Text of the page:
💡 To isolate any experiment (without queuing it), you can use the --temp flag. This allows you to continue working while a long experiment runs, e.g.:

$ nohup dvc exp run --temp &
[1] 30473
nohup: ignoring input and appending output to 'nohup.out'

Note that Git-ignored files/dirs are excluded from queued/temp runs to avoid committing unwanted files into Git (e.g. once successful experiments are persisted). To include untracked files, stage them with git add first (before dvc exp run) and git reset them afterwards.

💡 To clear the experiments queue and start over, use dvc exp remove --queue.

📖 See the dvc exp run reference for more options related to experiments queue, such as running them in parallel with --jobs.

Checkpoint experiments

To track successive steps in a longer or deeper experiment, you can register "checkpoints" from your code. These combine DVC Experiments with code logging. The latter can be achieved either with DVCLive, by using dvc.api.make_checkpoint() (Python code), or writing signal files (any programming language) following the same steps as make_checkpoint().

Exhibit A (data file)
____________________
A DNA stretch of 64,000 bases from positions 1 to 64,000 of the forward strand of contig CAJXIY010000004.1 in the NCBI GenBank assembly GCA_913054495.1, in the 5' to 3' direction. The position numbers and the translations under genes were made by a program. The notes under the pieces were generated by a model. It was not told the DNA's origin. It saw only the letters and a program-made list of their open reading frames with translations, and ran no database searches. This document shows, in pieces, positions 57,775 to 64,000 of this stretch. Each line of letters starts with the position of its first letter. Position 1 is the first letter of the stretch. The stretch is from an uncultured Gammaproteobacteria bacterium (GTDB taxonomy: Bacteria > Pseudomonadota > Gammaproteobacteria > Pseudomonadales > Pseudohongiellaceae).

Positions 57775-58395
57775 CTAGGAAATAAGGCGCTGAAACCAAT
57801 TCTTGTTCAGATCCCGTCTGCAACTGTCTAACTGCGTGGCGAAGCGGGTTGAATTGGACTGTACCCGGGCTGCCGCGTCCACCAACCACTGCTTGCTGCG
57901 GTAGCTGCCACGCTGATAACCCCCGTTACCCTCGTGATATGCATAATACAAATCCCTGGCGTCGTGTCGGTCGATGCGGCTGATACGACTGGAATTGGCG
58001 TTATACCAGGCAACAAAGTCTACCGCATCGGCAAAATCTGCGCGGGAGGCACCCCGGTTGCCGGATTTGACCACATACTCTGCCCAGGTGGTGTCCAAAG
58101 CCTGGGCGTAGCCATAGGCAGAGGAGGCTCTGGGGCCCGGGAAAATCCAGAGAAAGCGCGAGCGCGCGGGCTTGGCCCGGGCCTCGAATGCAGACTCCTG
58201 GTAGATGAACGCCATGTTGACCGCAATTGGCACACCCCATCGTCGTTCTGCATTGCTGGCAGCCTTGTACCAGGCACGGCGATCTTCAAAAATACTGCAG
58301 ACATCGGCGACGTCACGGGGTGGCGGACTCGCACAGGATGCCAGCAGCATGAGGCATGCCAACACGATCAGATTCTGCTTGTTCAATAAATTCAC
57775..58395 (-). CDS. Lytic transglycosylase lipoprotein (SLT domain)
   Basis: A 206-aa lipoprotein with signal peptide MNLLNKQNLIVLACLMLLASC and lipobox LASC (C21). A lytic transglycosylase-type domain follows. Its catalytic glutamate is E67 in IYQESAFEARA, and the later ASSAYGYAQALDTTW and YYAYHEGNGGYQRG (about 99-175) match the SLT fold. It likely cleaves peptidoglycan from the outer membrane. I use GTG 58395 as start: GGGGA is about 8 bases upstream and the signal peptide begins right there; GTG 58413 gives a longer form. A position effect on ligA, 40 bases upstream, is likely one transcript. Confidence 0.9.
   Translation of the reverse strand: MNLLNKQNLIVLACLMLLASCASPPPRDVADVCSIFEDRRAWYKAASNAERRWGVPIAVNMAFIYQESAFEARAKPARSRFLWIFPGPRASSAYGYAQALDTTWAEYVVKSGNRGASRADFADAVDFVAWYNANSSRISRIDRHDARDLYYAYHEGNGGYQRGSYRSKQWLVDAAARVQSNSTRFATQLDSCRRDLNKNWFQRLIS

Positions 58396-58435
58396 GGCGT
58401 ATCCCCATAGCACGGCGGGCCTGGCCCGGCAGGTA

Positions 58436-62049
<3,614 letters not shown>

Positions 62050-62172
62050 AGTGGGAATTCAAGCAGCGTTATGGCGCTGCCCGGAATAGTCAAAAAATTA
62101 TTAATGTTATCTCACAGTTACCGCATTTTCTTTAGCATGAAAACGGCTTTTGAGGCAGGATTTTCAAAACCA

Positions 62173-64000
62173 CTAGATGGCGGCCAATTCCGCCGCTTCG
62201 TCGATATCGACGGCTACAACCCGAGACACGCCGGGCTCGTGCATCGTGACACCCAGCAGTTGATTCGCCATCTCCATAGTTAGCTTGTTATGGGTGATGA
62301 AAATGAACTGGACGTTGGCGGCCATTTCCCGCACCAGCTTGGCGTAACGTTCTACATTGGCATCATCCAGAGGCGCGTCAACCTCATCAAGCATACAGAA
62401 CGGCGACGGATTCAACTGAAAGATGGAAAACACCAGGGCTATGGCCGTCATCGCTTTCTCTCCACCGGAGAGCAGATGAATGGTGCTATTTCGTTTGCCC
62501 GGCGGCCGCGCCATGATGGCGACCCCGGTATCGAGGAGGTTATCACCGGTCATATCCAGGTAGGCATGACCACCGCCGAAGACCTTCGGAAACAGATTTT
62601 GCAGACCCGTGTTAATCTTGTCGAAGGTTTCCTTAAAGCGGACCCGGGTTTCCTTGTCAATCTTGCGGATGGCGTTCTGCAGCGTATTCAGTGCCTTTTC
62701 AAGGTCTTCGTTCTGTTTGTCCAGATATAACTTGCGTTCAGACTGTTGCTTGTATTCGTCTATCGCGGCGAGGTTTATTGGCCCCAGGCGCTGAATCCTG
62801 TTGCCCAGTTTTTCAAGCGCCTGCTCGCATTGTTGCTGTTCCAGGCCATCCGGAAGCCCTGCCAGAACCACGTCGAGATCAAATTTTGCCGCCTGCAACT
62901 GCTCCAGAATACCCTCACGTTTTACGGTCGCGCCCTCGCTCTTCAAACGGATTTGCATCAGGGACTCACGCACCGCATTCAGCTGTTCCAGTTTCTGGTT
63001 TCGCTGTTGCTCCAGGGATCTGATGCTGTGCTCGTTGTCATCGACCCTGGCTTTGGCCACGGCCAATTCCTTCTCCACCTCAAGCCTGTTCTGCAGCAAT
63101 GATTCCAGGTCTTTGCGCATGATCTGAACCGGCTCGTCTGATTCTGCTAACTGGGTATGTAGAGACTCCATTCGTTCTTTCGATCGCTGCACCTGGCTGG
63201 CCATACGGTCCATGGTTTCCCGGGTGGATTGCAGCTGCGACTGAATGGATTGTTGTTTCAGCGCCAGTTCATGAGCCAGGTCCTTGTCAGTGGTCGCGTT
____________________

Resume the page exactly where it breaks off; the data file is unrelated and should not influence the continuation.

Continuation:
📖 See Checkpoints to learn more about this feature.

Running checkpoint experiments is no different than running regular ones, e.g.:

$ dvc exp run -S param=value

All checkpoints registered at runtime will be preserved, even if the process gets interrupted (e.g. with Ctrl+C, or by an error). Without interruption, a "wrap-up" checkpoint will be added (if needed), so that changes to pipeline outputs don't remain in the workspace.

Subsequent uses of dvc exp run will resume from the latest checkpoint (using the latest cached versions of all outputs). To resume from a previous checkpoint (list them with dvc exp show), you must first dvc exp apply it before using dvc exp run. For --queue or --temp runs, use --rev to specify the checkpoint to resume from.

Alternatively, use --reset to start over (discards previous checkpoints and their outputs). This is useful for re-training ML models, for example.

Note that queuing an experiment that uses checkpoints implies --reset, unless a --rev is provided (refer to the previous section).